As a University loaded with multiple student organizations, the Rutgers University Student Assembly took steps last night to make their chapter more efficient in a competitive environment.
RUSA met in the Livingston Student Center with Butch Oxendine, the executive director of the American Student Government Association, who offered different methods to improve the organizations’ presence at the University.
“There are some big issues here at the University,” Oxendine said. “Students can’t tell the difference between RUSA from [biblical] Adam. So, I am going to give them ways to strategically get their name out there.”
ASGA is a nationwide organization that travels to any type of school, large or small, to give advice on how to improve its student government chapter.
“Each school is different and a big state school like [the University] has different challenges,” Oxendine said. “I come from the University of Florida which is one campus, so it shows how the University differs from others.”
RUSA President Werner Born said the opportunity to meet with Oxendine could not be passed up.
“We’re definitely excited to be part of this and to have Butch come by,” said Born, a School of Engineering senior. “We actually had [ASGA] review our new constitution that we are currently finalizing, so it was a huge help for the small issues we haven’t thought of.”
Oxendine said his organization provides a tool called the Student Government Effective Test, allowing ASGA to see how the student government is working. But he said there were two points RUSA must improve upon.
“Voter turn-out is a big problem at Rutgers,” he said. “I am going to give them ideas on improving voter turnout that are not gimmicks but tangible ways to improve it.”
Representative for the College Avenue Council Matt Cordiero said ASGA is vital to improving how things run in RUSA.
“There are certain things that we can be taught to have a more successful student government association,” said Cordeiro, a School of Arts and Sciences sophomore. “So, if he knows how to run things, we should find out how to make a better student government.”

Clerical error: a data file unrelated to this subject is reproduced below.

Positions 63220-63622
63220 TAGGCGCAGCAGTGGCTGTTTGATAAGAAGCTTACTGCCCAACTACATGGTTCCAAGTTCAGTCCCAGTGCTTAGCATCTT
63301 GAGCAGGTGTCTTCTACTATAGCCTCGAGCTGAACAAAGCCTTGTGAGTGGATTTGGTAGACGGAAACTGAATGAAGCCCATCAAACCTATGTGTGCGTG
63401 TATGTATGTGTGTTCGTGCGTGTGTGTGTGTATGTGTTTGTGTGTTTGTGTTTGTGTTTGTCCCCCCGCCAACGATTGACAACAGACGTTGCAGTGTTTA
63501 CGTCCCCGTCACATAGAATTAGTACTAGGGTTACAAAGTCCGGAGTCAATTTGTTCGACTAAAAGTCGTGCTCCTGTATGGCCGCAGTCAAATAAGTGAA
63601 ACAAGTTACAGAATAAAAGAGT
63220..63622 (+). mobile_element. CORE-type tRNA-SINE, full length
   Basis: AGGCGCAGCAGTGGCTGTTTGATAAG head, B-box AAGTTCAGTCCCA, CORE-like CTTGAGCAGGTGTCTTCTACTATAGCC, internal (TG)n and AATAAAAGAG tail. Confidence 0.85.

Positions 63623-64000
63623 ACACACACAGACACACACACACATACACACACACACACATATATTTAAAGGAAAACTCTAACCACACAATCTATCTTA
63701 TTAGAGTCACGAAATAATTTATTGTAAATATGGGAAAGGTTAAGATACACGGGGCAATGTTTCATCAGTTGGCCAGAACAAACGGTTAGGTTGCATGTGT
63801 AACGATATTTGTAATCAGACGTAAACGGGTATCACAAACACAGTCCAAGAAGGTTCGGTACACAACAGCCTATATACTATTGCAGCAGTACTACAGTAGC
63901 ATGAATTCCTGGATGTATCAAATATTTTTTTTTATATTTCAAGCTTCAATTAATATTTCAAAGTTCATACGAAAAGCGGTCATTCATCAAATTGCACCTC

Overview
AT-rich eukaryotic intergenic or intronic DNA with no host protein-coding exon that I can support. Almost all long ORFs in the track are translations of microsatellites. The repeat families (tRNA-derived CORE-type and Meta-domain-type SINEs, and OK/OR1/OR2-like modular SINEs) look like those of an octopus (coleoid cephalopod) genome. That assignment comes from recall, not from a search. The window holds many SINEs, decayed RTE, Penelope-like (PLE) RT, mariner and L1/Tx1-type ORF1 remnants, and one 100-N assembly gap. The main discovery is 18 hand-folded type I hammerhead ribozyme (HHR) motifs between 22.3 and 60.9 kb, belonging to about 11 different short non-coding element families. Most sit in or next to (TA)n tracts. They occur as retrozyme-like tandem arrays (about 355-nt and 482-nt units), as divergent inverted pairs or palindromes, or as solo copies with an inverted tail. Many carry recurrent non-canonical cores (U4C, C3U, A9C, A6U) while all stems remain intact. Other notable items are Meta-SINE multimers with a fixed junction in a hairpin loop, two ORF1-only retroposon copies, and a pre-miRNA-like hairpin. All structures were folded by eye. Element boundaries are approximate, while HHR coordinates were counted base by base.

Associate Director of Student Centers and Programs Karen Ardizzone agreed with Cordiero and said the ability to speak with a representative like Oxendine is something that cannot be missed.
“I knew about the ASGA and reached out to them to see what they could offer,” Ardizzone said. “We heard really good comments from other schools from working with ASGA, so that’s how we decided to move forward and bring them here.”
Besides issues of voter turnout and lack of student awareness, Born said he really wanted to touch upon incorporation.
“Butch has experienced all kinds of different universities across the country, and some are incorporated and some aren’t,” Born said. “I definitely asked him to talk about it a little bit, and we’ll see what happens from there.”
Oxendine said non-profit student government chapters are actually quite rare. Out of the 5,000 non-profit chapters, about 50 are located outside the California area.
“They act as auxiliaries of the institution and, by doing so, they have more purview over their funds which they get from student fees,” he said. “But even there, it ultimately comes back to the administration to make the call.”
Oxendine said there is always a chance for a non-profit student organization, but they just have to try.
“Would it work here? Would it be better than it is right now? I don’t know, but they need to explore it here,” he said.
Despite efforts to split ties between RUSA and the University, Oxendine said RUSA is in a position that can only result in success — they just have to try.
“There is no reason why RUSA shouldn’t be extremely effective,” he said. “RUSA has so many resources at their disposable that they could become the best student government school in the nation.”